BCFZY0.1 cathode powders were synthesized using a previously developed sol–gel method.15 The required amounts (based on desired cathode stoichiometry) of Ba(NO3)2 (Alfa Aesar), Co(NO3)2·6H2O (Alfa Aesar), Fe(NO3)3·9H2O (Alfa Aesar), ZrO(NO3)2 35 wt% in dilute nitric acid (Sigma Aldrich), Y(NO3)3·6H2O (Alfa Aesar), EDTA (Alfa Aesar) and citric acids (Alfa Aesar) were dissolved in ammonium hydroxide while heating and stirring continuously. A dark purple gel was obtained as excess water was gradually evaporated from the solution. The gel was put into a drying oven at 150 °C for 24 hours to get a dark porous charcoal. The charcoal was ball-milled with 1-butanol as solvent for 48 hours. Then, the powder was dried at 100 °C for 12 hours. The powder was then calcined at 600 °C for 5 hours followed by ball-milling again with 1-butanol for 48 hours and dried at 100 °C for 12 hours. BSCF powders were synthesized by the same method.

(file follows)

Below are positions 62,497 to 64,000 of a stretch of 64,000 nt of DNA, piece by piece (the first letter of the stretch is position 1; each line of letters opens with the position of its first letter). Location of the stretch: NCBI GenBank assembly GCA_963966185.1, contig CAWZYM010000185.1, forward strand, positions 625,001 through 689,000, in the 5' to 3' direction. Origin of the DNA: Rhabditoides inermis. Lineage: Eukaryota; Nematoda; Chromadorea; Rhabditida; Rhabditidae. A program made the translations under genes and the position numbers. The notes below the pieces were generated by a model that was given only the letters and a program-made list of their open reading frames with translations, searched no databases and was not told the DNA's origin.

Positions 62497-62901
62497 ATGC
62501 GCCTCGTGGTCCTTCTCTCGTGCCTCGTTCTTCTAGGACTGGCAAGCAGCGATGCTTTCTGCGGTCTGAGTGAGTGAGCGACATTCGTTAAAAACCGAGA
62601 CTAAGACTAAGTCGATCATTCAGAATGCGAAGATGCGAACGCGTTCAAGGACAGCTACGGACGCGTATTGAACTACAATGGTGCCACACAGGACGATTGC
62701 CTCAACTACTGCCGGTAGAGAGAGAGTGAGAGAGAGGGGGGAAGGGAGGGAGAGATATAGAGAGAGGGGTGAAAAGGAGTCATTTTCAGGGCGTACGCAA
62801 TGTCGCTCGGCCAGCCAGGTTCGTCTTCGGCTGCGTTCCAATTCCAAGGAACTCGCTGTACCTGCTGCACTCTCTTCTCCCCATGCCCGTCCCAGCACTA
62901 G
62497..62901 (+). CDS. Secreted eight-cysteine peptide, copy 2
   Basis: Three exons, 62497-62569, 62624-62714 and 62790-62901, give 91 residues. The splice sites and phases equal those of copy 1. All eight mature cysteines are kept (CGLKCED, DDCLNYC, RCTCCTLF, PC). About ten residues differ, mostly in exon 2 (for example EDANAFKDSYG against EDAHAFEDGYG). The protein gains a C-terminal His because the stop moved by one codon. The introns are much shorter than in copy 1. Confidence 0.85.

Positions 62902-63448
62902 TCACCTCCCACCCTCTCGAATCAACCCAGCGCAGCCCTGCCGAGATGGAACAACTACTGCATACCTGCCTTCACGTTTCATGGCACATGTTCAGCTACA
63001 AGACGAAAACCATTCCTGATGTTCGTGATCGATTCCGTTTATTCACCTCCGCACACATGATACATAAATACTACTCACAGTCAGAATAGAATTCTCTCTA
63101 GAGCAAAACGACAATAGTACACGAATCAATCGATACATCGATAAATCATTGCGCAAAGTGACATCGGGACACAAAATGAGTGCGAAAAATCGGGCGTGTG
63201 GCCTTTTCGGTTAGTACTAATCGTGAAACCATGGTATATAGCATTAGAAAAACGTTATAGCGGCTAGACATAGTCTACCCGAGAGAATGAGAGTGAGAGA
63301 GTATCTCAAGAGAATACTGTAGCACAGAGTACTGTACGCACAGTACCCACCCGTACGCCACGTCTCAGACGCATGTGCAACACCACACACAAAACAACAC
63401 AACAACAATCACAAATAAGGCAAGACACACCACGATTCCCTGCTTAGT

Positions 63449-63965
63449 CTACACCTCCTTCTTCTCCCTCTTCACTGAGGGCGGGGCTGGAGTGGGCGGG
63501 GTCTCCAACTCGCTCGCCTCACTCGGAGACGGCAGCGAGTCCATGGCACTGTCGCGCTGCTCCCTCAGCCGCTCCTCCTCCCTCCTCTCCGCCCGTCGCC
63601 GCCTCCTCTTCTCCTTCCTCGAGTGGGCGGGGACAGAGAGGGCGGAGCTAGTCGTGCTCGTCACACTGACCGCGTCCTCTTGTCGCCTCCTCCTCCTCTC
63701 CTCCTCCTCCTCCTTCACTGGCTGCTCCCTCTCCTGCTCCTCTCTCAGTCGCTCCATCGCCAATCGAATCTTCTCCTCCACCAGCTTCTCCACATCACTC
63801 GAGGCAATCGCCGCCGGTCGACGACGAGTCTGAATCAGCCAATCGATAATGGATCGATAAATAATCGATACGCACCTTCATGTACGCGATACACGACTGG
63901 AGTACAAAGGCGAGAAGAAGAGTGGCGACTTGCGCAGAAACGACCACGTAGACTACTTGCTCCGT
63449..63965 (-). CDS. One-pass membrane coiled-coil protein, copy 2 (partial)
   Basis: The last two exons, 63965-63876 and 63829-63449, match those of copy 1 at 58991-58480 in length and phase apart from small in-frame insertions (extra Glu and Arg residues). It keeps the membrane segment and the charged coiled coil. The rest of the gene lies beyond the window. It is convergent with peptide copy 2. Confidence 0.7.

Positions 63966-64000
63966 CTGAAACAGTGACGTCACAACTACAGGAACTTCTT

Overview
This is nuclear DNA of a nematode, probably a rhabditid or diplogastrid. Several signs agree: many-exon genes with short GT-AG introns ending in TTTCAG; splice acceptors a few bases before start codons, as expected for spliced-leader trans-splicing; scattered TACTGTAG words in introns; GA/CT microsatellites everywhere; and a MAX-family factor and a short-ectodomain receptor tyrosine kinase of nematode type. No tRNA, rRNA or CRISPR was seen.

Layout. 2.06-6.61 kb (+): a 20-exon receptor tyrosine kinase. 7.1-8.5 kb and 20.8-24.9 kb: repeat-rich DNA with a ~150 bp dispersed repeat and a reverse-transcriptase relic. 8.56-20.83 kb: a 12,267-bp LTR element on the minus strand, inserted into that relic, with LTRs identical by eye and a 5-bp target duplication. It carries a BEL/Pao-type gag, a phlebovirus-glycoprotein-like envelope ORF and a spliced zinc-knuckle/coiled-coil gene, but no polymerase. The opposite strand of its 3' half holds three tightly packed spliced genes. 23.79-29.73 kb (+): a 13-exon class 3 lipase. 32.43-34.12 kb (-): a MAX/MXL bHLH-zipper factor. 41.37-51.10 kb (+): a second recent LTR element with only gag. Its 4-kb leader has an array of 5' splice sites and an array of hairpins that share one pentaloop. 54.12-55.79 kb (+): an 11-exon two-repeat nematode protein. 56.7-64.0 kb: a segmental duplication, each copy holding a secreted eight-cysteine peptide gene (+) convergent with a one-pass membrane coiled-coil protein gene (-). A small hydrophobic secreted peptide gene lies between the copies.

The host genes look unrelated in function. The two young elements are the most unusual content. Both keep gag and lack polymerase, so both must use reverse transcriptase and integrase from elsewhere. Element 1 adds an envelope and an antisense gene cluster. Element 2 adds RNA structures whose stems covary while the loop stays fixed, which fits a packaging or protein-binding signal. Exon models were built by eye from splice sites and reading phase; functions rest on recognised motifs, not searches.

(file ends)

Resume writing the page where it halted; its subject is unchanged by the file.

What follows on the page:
In order to be compared with BSCF, Sm0.2Ce0.8O2+δ (SDC20, FuelCellMaterials, SDC20-TC) was chosen as the electrolyte. SDC20 precursor powder was dry-pressed under 375 MPa for 1.5 minutes in a 19 mm diameter die to prepare the symmetric cell electrolyte green pellets (pellet thickness = 1.5 mm). Then, the pellets were sintered at 1450 °C for 5 hours. Pellet thickness was reduced to 1 mm by grinding both sides of the pellets. Cathode paste was prepared by mixing 5 g of the respective powders with 1 g dispersant (20 wt% solsperse 28[thin space (1/6-em)]000 (Lubrizol) dissolved in terpinol), and 0.3 g binder (5 wt% V-006 (Heraeus) dissolved in terpinol). Cathode paste was printed on both sides of the electrolyte pellet followed by annealing at 900 °C for 5 hours. Effective cathode area for the symmetric cell studies was 0.2 cm2. Cathode thickness was 20 μm.